Helping companies transition their employees to Jamaica

The New Networking In The Caribbean

By trinifem2 • March 1, 2011 • Filed in: Doing Business in Jamaica, Working in Jamaica

Easier to Network?

Is it easier or harder to network here in Jamaica than in other places? I am not sure if I know the answer to that question, but realized after a few months of living on the island that networking is different here compared to the process I followed when I lived in North America.

For starters, nobody ever asked me, ” was I related to such and such, and did I attend prep school with …….? or am I the daughter- in-law of ……..?” These questions affected me in a very strange way, as I asked “why does it matter who I am related to?”

While I now recognize that this is simply how trust is established among many on the island as they attempt to place you, it threw me for a tail loop my first year here. It is very interesting three years later, when I am introduced as Merle’s daughter-in-law, or Francis’s wife I just smile. As they say in Jamaica ” so it ahh go” meaning that it’s how things are done, so do not try to fight the system.

My new conclusion is that if I am going to live here, I need to understand the “why” of how things work and find my place in this society.

My Rolodex filled with names and telephone numbers for contacts up and down the east coast, those living  out on the west coast, as well as those living in the the southern states, was of no assistance to me while trying to network on the island Jamaica.

I had to start my contact list over from zero. Oh lucky me!.
My husband realized this as well and he went a step further and started writing about the  networking differences, which led to him giving a few presentations and speeches on the topic last year. At first, he wanted to have someone write a book about the topic, but when he couldn’t figure out how to direct the project, he connected with a designer Tavia Tomlinson and together they came up with an e-book, which is now finally available as a download. This  e-book, includes a combination of text, audio and video.

A copy can be claimed by contacting me or leaving your name at the following

I am sharing this with readers since all of you should find this free e-book helpful when considering moving to this island in the sun. We get weekly emails from individuals who are thinking about moving to Jamaica,  with many admitting that they are unsure of where to begin. My initial advice is always for them to start making trips to the island and  begin building networks.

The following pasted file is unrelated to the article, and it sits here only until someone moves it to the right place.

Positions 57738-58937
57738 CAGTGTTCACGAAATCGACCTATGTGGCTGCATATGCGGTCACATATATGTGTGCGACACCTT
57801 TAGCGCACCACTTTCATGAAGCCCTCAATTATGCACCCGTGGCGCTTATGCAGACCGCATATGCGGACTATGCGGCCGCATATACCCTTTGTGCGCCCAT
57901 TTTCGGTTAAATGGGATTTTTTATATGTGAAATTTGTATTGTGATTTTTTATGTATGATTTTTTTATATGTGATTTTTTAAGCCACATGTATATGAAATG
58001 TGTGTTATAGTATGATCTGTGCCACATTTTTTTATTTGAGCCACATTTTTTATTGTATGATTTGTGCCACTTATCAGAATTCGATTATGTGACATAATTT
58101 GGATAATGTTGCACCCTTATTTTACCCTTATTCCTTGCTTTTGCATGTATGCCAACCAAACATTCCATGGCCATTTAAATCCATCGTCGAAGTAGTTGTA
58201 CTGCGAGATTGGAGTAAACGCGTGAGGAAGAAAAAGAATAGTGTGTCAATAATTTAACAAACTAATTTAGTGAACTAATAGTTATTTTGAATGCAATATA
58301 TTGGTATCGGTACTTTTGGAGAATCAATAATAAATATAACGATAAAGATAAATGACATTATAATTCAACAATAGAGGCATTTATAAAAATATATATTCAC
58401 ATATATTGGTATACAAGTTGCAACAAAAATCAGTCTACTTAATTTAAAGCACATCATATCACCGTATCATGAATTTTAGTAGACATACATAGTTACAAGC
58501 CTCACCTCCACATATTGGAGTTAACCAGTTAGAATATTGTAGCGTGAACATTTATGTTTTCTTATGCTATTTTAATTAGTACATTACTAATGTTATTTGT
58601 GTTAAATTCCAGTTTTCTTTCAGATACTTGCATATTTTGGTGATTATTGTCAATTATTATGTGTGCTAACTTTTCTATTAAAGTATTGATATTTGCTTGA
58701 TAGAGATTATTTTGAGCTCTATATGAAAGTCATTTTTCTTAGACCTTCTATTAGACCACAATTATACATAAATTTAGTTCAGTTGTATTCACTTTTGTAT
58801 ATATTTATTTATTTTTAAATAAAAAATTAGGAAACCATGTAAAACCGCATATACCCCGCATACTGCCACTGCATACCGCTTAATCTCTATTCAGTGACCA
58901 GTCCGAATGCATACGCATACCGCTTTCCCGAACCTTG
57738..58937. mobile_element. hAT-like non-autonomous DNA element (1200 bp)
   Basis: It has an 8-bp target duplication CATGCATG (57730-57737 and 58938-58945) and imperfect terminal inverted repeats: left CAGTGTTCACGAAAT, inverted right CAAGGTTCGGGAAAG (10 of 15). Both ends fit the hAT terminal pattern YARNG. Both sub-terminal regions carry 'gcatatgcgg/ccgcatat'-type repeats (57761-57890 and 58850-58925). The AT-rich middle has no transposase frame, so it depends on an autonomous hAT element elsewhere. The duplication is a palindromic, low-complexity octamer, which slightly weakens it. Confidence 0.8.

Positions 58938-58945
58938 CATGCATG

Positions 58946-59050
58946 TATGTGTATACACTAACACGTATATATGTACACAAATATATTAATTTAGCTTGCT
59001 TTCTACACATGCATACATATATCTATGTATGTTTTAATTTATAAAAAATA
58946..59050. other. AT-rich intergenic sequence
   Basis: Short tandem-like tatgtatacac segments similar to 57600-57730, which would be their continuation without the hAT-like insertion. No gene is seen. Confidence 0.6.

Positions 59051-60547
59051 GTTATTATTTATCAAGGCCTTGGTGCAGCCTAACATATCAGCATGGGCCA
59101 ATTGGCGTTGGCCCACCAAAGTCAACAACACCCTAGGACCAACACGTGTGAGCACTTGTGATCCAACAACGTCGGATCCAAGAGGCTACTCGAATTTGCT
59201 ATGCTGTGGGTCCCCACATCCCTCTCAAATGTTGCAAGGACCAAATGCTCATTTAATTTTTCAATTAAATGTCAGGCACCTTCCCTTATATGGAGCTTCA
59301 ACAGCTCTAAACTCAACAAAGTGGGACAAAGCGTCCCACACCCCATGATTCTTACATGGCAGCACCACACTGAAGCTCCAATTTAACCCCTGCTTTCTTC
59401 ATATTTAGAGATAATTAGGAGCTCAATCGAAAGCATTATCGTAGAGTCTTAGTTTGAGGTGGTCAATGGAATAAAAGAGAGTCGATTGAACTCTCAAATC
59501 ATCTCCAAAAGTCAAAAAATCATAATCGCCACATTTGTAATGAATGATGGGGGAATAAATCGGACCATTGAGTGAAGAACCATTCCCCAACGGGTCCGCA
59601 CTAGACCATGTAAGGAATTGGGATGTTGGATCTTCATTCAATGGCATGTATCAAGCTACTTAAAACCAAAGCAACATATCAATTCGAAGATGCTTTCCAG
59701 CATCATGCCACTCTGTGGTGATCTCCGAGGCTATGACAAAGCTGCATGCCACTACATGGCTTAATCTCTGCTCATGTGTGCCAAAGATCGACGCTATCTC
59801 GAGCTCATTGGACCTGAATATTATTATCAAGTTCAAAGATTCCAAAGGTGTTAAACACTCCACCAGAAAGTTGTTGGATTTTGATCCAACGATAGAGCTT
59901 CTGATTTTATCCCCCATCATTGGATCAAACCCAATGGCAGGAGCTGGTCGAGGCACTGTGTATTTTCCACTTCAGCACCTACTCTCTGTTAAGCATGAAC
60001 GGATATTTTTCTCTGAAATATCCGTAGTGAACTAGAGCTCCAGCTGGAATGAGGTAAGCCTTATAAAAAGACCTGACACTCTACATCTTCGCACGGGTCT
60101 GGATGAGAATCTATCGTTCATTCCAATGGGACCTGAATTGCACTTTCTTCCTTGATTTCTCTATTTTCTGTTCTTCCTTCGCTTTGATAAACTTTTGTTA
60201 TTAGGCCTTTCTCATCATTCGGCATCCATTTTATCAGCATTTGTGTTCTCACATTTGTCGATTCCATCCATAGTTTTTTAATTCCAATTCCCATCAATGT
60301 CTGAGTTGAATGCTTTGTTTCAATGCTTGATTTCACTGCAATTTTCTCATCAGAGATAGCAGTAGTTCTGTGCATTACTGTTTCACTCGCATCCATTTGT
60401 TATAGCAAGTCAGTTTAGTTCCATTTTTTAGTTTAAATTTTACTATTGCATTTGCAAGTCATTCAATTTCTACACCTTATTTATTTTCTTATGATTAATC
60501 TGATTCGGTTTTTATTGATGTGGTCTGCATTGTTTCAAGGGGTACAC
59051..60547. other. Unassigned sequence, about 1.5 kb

I think it’s more about trying to find some common ground with you. If I’m introduced as Francis’ wife then it means that the other person to whom I’m being introduced also knows Francis. That’s common ground. So the conversation with that person might start off, “Oh so you’re Francis’ wife! Wow, nice to meet you.” And then maybe they’ll tell you how much they like Francis or some funny story about Francis.
Same with the school – what year did you graduate? Oh so that means you should know so and so…and do you remember this or that teacher?”

Excellent read

Yes, the questions are much more about finding out who you know in common. I’d theorize that the reason this is so prevalent in Jamaica is because we’re a small island, and Kingston is an even smaller city – everyone has someone in common. The degree of separation between people is so drastically reduced from the degree in the US that while it’s not useful in the US in general for people to know what elementary school you went to, with Jamaicans you can meet a total stranger and find out that you went to school with their sister (true story) or their cousin (true story), or your dad’s friend went to the school with them (true story).


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